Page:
### Math Doesn't Suck: A Review

A while ago I promised you a review of Math Doesn't Suck a book by actress and mathematician Danica McKellar . Since the book is for middle school girls, we thought the best person to review it would be a middle school girl. Many thanks to Rebecca Taylor for the following review.

Math Doesn’t Suck: How to Survive Middle School Math Without Losing Your Mind or Breaking a Nail. By Danica McKellar

The title says it all. This book is for girls ages 11 to 16 who want a better understanding of math. It reads like a math text book smashed with a teen magazine. There are quick quizzes, a horoscope, and other fun activities that make learning math interesting and exciting. I highly suggest having this book handy while doing math homework; it’s an excellent reference. You don’t have to read the book cover to cover, though, and I wouldn’t recommend doing so. It’s best to read relevant sections when needed and take the time to work through the problems.

You will learn math from simple division to complex fractions and algebra. The concepts McKellar talks about seem scary at first but she gives them fun titles such as “Why Calculators Would Make Terrible Boyfriends” and “Does She Ever Get Off the Phone?” and once you read the chapter, the concept is not scary at all. The explanations are fun and simple. McKellar uses examples that everyone can relate to, like how much a dress costs if it was originally $60 and is now 20% off. She really breaks down the problem solving, with step-by-step explanations. Not only are the instructions super easy to follow, but McKellar also has side comments including “What’s It Called?” (where definitions are given) and “Watch Out” (where she explains common mistakes to avoid).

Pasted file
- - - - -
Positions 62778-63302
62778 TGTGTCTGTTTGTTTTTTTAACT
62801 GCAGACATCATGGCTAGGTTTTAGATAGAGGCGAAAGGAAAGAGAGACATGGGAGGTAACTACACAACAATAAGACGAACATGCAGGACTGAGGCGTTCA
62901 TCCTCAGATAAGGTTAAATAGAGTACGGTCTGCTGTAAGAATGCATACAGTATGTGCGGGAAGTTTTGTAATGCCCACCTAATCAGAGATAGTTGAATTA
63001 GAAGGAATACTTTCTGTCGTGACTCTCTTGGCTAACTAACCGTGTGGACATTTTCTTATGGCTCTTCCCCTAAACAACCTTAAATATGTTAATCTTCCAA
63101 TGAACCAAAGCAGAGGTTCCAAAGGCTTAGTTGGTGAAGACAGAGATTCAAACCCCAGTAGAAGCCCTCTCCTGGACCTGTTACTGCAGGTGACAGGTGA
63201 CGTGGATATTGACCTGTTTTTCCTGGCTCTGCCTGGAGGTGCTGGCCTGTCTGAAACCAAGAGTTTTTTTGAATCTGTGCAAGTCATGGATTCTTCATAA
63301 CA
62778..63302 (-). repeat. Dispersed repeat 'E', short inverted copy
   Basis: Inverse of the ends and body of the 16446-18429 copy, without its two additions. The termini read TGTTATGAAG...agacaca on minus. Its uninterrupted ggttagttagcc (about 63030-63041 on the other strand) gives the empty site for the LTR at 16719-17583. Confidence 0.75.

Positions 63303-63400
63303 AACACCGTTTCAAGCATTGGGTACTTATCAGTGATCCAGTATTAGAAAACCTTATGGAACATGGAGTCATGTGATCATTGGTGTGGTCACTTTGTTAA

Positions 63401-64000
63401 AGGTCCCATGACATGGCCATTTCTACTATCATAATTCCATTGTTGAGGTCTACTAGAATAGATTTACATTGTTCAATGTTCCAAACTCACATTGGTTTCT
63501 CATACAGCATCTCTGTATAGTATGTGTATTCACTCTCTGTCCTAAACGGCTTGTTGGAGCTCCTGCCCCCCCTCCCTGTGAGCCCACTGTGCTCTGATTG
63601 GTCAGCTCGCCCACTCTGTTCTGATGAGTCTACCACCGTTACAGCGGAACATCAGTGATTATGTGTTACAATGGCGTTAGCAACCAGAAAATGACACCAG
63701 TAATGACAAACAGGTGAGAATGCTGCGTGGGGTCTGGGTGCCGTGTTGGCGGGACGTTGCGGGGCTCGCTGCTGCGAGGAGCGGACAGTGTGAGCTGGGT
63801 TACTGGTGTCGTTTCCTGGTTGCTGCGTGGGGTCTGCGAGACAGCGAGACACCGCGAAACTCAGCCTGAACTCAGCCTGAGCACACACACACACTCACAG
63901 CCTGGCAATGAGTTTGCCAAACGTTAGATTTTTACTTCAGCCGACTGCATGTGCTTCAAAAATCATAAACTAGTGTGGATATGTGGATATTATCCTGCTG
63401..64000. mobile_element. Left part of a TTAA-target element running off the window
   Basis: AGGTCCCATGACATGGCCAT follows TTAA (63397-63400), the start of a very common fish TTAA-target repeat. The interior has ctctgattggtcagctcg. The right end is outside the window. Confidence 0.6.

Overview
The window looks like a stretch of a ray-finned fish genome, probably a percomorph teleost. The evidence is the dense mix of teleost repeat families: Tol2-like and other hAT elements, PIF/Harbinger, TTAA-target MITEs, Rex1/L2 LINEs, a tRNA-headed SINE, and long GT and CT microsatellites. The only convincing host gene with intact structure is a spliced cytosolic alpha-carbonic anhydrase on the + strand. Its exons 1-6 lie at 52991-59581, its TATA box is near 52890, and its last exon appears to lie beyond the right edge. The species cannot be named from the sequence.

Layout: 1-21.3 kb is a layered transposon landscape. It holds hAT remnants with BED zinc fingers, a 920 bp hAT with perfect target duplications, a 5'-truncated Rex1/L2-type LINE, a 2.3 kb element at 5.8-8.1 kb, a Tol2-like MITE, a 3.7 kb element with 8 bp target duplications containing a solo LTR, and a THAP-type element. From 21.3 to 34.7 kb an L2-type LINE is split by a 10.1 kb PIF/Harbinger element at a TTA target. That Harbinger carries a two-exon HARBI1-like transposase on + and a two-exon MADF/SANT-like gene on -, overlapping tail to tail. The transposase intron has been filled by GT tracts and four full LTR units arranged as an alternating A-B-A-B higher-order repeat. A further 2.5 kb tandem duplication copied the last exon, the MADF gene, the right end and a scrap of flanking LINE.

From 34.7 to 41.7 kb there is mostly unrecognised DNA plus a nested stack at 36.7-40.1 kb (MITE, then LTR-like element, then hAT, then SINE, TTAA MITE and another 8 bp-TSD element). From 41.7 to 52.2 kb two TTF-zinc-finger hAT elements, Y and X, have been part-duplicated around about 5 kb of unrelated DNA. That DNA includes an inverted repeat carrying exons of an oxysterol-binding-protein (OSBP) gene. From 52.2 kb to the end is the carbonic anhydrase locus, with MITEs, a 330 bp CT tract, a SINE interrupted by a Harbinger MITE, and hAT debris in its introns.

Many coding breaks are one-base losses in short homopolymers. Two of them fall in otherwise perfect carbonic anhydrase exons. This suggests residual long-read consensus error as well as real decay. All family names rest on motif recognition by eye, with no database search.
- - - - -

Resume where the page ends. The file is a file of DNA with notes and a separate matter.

The “Doing the Math” section provides a chance to work out the problems discussed in each chapter. McKellar writes out problems in her own handwriting so you can see her methods and follow the steps. If all those resources weren’t enough, she provides helpful charts and other memorization charts. If you still are confused or want to add a comment, she has a Web address that you can use. I recommend this book as an excellent resource for middle school girls.

Review by Rebecca Taylor, age 12